Obituaries: June 29

Mark Austry, an outfieler who played in one professional season, died March 14 in Dallas. He was 32.

Austry played college baseball at Texas Tech from 1998-2000 and then played one season for independent Fort Worth (All-American Association) in 2001. Austry got into 70 games for Fort Worth and hit .263 with one home run and 45 RBIs in 259 at-bats.

Wes Bailey, a lefthander who pitched for eight seasons in the minor leagues, died Feb. 22 in Alamo, Calif. He was 89.

Bailey got his first professional experience with Oneonta (Canadian-American) in 1942, pitching in 17 games and going 4-8, 4.59, but he entered the military and missed the next three seasons. Bailey returned to the mound with Scranton (Eastern) in 1946, logging 120 innings and putting up a 7-8, 3.68 record. The ’46 season turned out to be the best of Bailey’s career. He pitched for Louisville (American Association) in 1947 and went 6-8, 4.30 in 113 innings, then split the ’48 season between Louisville and Jersey City (International). After returning to Jersey City to start the 1949 campaign, Bailey spent most of that year with Minneapolis (American Association) and posted a career-high 14 wins between the two stops, finishing the year a combined 14-10, 5.13 in 216 innings. After one more season in Minneapolis, Bailey finished his career with two seasons in the Pacific Coast League. He went 9-8, 4.35 for Oakland in 1951 but made just 11 appearances in 1952 while spending time with San Francisco and Seattle.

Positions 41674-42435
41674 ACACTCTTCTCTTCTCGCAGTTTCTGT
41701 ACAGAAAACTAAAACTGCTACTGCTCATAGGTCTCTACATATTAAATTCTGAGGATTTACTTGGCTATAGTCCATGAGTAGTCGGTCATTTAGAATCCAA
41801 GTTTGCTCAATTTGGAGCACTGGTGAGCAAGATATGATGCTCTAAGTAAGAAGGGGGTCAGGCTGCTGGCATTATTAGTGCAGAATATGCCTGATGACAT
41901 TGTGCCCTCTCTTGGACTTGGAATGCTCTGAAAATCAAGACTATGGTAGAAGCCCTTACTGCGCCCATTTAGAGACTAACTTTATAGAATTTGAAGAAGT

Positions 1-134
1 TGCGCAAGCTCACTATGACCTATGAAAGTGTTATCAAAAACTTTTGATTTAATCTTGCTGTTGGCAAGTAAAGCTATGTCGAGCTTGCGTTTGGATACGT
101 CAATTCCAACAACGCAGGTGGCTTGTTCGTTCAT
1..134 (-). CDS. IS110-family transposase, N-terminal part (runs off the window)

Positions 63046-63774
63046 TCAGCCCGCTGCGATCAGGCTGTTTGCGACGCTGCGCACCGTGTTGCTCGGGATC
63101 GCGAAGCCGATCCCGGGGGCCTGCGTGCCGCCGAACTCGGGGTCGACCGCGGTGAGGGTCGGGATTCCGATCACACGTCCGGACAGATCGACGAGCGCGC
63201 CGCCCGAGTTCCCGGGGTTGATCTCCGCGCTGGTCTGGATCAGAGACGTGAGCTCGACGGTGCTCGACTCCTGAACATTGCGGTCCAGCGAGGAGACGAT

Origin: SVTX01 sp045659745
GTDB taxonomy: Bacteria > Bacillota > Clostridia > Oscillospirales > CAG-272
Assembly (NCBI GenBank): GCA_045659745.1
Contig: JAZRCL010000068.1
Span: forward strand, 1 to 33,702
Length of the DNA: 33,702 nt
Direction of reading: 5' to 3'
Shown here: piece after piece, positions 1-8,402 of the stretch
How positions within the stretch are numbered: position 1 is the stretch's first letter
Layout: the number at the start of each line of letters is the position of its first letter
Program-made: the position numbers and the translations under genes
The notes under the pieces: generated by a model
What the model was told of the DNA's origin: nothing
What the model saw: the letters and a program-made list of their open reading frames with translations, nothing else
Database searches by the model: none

Frank Bertaina, a lefthander who pitched seven seasons in the majors mostly with the Orioles, died March 3 in Santa Rosa, Calif. He was 65.

Bertaina was just 20 years old when the Orioles called him up to the majors for the first time in August 1964. The lefty had gone 11-4, 1.99 in 131 innings for Elmira (Eastern) that year, and he made six appearances, including four starts, for the Orioles down the stretch, going 1-0, 2.77 in 26 innings. Most notably, Bertaina tossed a one-hit shutout against the Kansas City Athletics on Sept. 12, 1964, in just his third career start, picking up his first major league win.

The Orioles returned Bertaina to the minors in 1965, as he went 13-9, 3.88 for Rochester, leading the International League in strikeouts (188) and complete games (12). He made just two appearances for the Orioles that season, both in September, and had no decisions and a 6.00 ERA in six innings of work. He saw more extensive work in Baltimore during the Orioles’ 1966 World Series championship season, making nine starts and 16 appearances overall and going 2-5, 3.13 in 63 innings, although he did not pitch in the postseason. He continued splitting his time between Baltimore and Rochester that year though, and the Orioles traded him to the Washington Senators early in the 1967 season. Still only 23 years old, Bertaina became a regular in the Senators’ rotation, going 6-5, 2.92 in 17 starts.